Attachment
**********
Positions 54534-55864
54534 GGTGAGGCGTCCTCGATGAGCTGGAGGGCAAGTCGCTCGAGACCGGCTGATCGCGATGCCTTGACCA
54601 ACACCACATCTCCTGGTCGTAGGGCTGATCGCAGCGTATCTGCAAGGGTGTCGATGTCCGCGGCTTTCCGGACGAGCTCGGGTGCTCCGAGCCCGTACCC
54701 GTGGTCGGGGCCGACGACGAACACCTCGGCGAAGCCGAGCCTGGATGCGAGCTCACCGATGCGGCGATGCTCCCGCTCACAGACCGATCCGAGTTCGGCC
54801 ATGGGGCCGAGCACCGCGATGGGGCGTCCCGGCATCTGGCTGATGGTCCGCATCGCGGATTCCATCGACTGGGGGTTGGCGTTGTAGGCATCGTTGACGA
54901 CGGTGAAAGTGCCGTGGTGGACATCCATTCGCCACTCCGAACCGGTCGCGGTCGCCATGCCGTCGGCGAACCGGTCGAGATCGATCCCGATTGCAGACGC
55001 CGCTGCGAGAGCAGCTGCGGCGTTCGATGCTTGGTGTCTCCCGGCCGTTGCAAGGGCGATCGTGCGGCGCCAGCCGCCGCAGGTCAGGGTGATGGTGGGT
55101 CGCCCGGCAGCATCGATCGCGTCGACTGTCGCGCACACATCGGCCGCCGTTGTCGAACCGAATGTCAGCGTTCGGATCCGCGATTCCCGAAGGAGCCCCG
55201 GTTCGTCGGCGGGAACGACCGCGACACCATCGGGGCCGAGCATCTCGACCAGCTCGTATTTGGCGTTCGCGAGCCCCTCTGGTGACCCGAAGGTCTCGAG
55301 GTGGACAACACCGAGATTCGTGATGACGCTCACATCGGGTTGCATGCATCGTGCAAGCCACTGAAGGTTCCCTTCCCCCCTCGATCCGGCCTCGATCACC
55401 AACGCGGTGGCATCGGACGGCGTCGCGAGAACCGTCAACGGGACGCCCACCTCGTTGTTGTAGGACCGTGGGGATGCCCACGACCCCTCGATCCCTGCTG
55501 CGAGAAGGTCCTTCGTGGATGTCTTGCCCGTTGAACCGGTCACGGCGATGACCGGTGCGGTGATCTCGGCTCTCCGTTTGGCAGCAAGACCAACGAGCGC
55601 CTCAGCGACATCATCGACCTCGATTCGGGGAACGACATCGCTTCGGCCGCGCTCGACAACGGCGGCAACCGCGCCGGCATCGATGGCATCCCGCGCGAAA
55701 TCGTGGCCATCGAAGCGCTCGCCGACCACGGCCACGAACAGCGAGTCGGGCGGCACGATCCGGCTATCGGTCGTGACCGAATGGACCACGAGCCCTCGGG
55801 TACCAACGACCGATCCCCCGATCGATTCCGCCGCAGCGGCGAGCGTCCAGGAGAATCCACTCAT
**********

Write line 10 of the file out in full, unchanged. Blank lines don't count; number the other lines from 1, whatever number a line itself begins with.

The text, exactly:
55301 GTGGACAACACCGAGATTCGTGATGACGCTCACATCGGGTTGCATGCATCGTGCAAGCCACTGAAGGTTCCCTTCCCCCCTCGATCCGGCCTCGATCACC